Rainbow Aphorism Walking Tours
With Huw Lemmey, Paul Flynn, Rebel Dykes, Milo Bettocchi, Theo Gordon and Catwalk4Power.


This series of walking tours invited artists, writers, activists and academics to reflect on the work of David McDiarmid. Taking Rainbow Aphorisms as a starting point, the tours traversed Clapham and wider South London, stopping at key sites of interest and taking a closer look at different aspects of gay culture as well as the impact and legacy of the AIDS crisis, exploring subjects ranging from pop music’s reaction to the AIDS crisis, to the relationship between homosexuality and espionage.

Read more about David McDiarmid and Rainbow Aphorisms

  1. Writer Paul Flynn explored British pop music’s reaction to the AIDS crisis. The witty, often ironic messages found in McDiarmid’s Rainbow Aphorisms borrow from popular culture and comment on society’s reaction to the AIDS epidemic. Inspired by McDiarmid’s quips, Flynn discussed the pop music and culture that defined a generation. Responses included discussions of Bronski Beat, Frankie Goes to Hollywood, Boy George, Neneh Cherry, FreddieMercury and Pet Shop Boys.

    Flynn also interrogated the cataloguing of desire and danger in pop at a moment when they collided with extraordinary cultural impact ‘at the moment when the counterculture took control of the mainstream’.


    This walk began at 78 Railton Road, SE24, the site of the former South London Gay Community Centre, before exploring Brixton and finishing at Studio Voltaire in Clapham.

    About the contributor

    Paul Flynn a journalist and author of Good As You: 30 Years of Gay Britain. He began writing at City Life magazine in Manchester and is currently the Senior Contributing Editor at Love and a columnist for Attitude and Grazia. He has previously been a contributing editor and writer at i-D, Pop, Dazed, Fantastic Man, The Gentlewoman and GQ Style. He has written for the Guardian, the Observer, the Sunday Express and the Sunday Times newspapers.

  2. Writer Huw Lemmey explored the complex relationship between homosexuality and espionage in the British imagination – from the Cambridge Five and the Vassall Scandal to London Spy, a BBC drama based on the mysterious death of GCHQ employee Gareth Wyn Williams. This walk took place across sites in South London that relate to historical and fictional stories of spying, from the 1930’s to the present day.


    The walk started outside the Houses of Parliament, made its way past MI5, through Pimlico and Vauxhall, and finally past the US Embassy before it finished at Studio Voltaire in Clapham.

    About the contributor

    Huw Lemmey is a writer and author based in Barcelona. He has written for the Guardian, New Humanist, Icon and Architectural Review, amongst many others. Chubz: The Demonization of my Working Arse, his first book, was published 2015 by Montez Press.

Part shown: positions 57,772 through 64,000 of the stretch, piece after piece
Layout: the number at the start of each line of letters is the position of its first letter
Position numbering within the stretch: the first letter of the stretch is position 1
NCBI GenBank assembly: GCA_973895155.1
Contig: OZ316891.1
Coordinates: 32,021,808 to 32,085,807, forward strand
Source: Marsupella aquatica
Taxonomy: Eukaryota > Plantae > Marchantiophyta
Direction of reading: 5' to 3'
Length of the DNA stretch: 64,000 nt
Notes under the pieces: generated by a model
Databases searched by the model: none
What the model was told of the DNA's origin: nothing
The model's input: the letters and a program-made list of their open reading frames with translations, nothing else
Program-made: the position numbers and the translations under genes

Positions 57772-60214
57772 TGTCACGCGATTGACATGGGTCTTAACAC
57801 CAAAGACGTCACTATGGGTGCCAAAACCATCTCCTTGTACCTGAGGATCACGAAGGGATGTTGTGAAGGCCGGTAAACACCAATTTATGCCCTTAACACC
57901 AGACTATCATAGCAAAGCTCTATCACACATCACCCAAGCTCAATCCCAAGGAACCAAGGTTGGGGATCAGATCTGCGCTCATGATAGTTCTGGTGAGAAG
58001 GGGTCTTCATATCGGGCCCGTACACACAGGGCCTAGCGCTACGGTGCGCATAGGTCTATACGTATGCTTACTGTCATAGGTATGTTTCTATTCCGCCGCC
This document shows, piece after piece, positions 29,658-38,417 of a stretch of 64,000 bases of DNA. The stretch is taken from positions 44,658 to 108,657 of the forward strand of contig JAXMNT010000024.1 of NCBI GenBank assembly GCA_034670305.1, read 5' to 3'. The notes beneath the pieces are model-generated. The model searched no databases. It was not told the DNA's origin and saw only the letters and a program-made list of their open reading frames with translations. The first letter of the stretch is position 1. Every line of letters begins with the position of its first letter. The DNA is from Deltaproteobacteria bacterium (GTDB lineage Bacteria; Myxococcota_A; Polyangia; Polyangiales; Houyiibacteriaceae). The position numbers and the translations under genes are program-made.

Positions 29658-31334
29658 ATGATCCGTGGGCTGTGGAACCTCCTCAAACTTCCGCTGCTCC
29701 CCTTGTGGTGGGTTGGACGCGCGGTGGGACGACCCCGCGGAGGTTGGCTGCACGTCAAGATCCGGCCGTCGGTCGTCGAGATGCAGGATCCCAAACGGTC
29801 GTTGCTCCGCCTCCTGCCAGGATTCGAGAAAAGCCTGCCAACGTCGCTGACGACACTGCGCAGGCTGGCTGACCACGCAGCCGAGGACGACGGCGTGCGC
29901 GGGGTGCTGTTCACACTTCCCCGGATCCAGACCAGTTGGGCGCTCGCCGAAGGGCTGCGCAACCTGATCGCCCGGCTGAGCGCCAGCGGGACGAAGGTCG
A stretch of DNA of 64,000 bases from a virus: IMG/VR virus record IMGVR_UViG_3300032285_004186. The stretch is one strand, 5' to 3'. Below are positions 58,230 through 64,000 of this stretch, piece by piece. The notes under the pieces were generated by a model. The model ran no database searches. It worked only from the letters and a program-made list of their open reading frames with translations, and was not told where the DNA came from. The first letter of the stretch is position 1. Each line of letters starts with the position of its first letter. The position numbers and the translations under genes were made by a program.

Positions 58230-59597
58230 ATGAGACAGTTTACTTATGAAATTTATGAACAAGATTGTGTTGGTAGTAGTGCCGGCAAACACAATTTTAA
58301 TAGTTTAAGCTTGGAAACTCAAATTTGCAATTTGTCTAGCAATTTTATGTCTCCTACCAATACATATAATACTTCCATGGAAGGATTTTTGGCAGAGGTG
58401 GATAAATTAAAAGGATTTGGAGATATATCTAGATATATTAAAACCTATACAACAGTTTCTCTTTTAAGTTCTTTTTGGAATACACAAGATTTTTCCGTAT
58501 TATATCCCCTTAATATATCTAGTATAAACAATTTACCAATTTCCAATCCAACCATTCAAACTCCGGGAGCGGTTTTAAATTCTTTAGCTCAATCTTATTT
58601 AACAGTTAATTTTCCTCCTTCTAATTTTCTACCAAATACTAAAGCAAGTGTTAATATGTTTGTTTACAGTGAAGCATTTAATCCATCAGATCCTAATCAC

3. Writer, artist and academic Theo Gordon and Catwalk4Power member Charity, led a tour through the queer history of Clapham and Brixton, paying special attention to activism and the AIDS crisis. The tour explored art made in the United States between 1987 and 1996 which addressed the socio–political crisis that was the AIDS epidemic, with a particular focus on the invisibility of women in discourses surrounding HIV and AIDS.


    This tour started at Studio Voltaire, explored Brixton and Clapham before finishing at the Two Brewers.

    About the contributors

    Theo Gordon is an independent writer, artist and academic working in London. He gained his PhD from The Courtauld Institute of Art in 2018, this focused on art of the AIDS crisis the UK and USA in the late 1980’s and early 1990’s.

    Catwalk4Power is a community-building initiative, led by Positively UK Women and Act Up London Women with a focus on how HIV/AIDS impacts on women’s lives. The activism generated by this community group raises public awareness of HIV stigma, inequality and power through the framework of fashion. The project carries a strong political message while recognising the resilience and strength of women living with HIV.

  4. For this, the last in our series of walking tours, Fisch from the London Rebel Dykes and researcher Milo Bettocchi, formerly of the south London queer squatting collective House of Brag, explored the history of 1980s lesbian London – from the Brixton Black Women’s Group in the 1970s, to the stories of the Rebel Dykes of the 1980s, right up to the House of Brag in the present day.


    The tour started outside the Ritzy Cinema, Brixton and ended at Studio Voltaire, Clapham.

    About the contributors

    Fisch (Karen Fisher) is a member of the London Rebel Dykes and squatted in South London during the 1980’s. She performs as Drag King Frankie Sinatra, producing and hosting the very popular night King of Clubs at the Royal Vauxhall Tavern, which features luminaries of the groundbreaking Drag King scene.

    Milo Bettocchi, formerly of the House of Brag (a south London queer squatting collective) is now a PhD student researching histories of anti–racist, feminist and LGBTQIA squatting in Brixton

  5. Benedict Johnson

Studio Voltaire
1A Nelsons Row
London SW4 7JR

Open Wednesday–Sunday, 10 am–5 pm.

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